I see it as being like a farmer scattering a mystery bag of seeds in an open field. You don’t know which ones will take and which will be eaten by birds, and you never know when they might blossom.

  135. Anonymous

    And don't forget, ask your local library to order a copy or two!!! Many will oblige when they receive a patron request πŸ™‚

  136. LaneyMcMann

    First, I will be buying your book as soon as my Nook recharges and Second, You're great! Don't for a second think otherwise.

  137. Anonymous

    "I know from what Bookscan numbers I have access to that my book is selling better than what the Amazon rankings and rate of sale would indicate, but where those sales are happening, whether they're blog readers or whether I'm reaching people who don't know me… I'm not sure."

    I have no idea where my sales come from, and Amazon ranks are always off. There have been quarters when I've been on bestseller lists and sold less books than when I wasn't on the bestseller lists. I think this is a completely mystery to every author.

    I've learned that a lot of these bestseller lists we see around the internet could mean lower sales. In other words, you could be on a bestseller list because a book is really selling well, or because no one's buying anything else on the web site. Never trust bestseller lists…reader or author.

    I also know this. Every author and book is different. Everyone of my books is different as far as sales go. It's nearly impossible to calculate. The best you can do is gather basic info. And, most sales do, in fact, come from amazon.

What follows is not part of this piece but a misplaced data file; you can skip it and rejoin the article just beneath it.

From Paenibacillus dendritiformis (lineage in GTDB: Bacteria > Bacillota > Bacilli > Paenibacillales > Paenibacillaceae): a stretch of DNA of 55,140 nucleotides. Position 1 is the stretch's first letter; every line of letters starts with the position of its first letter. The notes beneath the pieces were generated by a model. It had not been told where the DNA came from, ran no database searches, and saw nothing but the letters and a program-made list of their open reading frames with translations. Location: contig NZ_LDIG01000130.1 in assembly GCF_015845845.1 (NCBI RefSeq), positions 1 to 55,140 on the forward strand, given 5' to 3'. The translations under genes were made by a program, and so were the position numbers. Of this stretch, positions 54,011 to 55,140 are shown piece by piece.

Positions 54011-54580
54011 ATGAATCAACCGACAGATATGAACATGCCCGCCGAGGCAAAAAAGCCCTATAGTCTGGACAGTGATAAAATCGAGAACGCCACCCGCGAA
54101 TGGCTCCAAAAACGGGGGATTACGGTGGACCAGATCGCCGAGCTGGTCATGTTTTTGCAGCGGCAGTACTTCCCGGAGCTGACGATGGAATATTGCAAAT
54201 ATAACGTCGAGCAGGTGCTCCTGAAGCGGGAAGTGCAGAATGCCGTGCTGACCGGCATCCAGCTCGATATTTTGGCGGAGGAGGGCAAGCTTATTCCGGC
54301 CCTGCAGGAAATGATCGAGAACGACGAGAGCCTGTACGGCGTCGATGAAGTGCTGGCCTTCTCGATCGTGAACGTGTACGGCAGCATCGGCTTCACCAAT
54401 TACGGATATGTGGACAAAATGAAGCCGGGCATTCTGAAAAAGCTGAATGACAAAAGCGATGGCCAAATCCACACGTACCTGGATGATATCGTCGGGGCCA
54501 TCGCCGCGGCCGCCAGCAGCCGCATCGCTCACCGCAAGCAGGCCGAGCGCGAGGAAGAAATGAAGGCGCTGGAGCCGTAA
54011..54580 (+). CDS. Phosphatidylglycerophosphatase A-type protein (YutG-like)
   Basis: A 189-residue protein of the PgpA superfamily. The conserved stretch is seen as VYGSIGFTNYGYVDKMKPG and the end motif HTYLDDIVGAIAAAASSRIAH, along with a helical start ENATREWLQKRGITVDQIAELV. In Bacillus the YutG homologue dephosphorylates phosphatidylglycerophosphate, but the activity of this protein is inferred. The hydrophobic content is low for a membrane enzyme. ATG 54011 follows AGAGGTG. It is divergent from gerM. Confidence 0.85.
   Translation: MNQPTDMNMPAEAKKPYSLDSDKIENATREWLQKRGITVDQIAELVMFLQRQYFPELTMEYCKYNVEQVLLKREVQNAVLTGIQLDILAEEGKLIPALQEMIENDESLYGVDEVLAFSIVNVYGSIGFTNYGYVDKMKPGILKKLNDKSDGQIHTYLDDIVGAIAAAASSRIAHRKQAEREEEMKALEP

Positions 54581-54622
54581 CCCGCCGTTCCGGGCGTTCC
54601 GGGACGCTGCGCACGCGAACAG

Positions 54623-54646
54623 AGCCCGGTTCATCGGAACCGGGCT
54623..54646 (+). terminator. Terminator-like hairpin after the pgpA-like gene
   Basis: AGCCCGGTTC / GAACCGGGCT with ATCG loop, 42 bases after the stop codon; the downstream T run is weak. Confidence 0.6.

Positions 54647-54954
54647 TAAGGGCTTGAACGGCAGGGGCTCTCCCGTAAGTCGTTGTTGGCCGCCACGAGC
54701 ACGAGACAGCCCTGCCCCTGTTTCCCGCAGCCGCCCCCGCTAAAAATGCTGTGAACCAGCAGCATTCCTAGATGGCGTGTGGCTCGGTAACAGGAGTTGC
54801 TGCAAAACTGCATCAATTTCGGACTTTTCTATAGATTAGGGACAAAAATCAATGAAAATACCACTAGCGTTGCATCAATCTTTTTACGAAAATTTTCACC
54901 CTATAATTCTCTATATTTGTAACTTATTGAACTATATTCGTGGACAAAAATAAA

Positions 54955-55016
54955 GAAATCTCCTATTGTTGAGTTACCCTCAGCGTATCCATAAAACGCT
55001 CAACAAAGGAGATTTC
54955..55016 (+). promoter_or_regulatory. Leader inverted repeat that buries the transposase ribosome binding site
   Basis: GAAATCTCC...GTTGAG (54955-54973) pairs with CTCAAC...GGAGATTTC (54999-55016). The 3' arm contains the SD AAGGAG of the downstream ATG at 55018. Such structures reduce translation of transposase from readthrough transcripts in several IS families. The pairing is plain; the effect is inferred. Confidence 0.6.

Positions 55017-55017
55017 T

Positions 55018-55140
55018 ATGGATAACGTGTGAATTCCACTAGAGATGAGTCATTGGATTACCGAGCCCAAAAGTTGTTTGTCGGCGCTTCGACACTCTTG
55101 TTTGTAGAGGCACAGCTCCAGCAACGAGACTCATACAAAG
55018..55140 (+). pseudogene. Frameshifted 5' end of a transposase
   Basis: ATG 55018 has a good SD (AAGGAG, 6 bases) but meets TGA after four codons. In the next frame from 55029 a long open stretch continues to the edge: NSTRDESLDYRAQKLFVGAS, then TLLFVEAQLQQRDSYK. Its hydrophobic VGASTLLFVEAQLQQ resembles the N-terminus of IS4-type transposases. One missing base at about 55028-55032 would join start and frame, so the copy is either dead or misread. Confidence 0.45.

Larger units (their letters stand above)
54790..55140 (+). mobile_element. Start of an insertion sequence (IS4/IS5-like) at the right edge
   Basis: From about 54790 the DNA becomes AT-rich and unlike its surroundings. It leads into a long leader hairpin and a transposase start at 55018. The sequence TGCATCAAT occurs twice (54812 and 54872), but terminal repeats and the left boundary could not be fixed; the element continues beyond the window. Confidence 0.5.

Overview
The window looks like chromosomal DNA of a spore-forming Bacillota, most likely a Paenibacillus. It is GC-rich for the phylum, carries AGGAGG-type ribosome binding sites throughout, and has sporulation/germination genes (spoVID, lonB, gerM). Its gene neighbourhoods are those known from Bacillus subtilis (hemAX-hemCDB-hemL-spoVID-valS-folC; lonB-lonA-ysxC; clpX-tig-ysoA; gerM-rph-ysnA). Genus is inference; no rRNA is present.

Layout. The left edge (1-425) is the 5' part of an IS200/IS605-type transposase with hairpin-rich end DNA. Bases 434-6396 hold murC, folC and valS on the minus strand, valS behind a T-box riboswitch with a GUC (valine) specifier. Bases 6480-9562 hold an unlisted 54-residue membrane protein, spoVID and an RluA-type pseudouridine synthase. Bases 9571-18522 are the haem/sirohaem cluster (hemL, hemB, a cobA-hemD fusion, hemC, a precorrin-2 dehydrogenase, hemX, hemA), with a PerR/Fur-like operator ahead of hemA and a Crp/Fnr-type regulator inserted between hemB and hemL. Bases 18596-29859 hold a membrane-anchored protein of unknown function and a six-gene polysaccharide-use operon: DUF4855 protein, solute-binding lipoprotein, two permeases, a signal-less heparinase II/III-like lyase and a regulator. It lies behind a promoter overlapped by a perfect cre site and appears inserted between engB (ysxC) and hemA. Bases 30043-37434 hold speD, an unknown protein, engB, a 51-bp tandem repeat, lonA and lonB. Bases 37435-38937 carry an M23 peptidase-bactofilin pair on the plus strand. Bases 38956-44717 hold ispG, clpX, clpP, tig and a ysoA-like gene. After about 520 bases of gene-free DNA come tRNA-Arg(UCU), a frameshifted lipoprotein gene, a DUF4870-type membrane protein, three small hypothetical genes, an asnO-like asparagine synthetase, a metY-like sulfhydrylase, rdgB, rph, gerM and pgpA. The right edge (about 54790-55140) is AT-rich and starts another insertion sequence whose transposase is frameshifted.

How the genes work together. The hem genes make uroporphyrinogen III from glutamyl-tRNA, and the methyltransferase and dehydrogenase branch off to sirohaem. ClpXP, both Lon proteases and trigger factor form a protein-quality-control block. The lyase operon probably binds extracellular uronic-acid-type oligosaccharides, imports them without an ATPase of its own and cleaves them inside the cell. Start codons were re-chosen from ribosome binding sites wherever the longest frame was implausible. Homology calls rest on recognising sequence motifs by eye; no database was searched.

138. Barbara Kloss

    ON IT!!!

    Gosh, you have done SOOOOO much for the writing community, I'm excited (& proud) to have the opportunity to purchase your book. And I'll leave a review.

    ps I love the "PBS break" πŸ™‚ I mean, COME ON!…you promote everyone else!

  139. Anonymous

    "Admittedly, my blog doesn't have a huge following, but my group blog, Project Mayhem, does have a very good following and it's devoted entirely to middle grade. Check it out if you haven't.

    Here's what I offer to you. Let me read your book (it's next on my list) and then I'll do an honest-to-goodness review on the Project Mayhem blog (next scheduled post is August 1st). It'll give you some publicity without asking for it. And if you wish, completely up to you, I'd love for you to have a guest post on Project Mayhem about writing for middle graders, which is what you're doing now. Not agenting, but WRITING. Plain and simple: writing. Let me know."

    I LOLed hard when I read this. Isn't kind of asking the same thing Nathan was but in a different context. "Let me read your book I'll do a review." if you wish, COMPLETELY UP TO YOU…" blah blah blah. You are self-promoting your blog and saying it would give Nathan some publicity. I write as a hobby (two published books) and even with my lack of writerly education I know very well who Nathan is.

    Nathan was just asking us to consider buying his book, while -sorry to say – you sound like the type if Nathan doesn't agree on the review or as a guest on your blog you will bash him for it or give him negative reviews.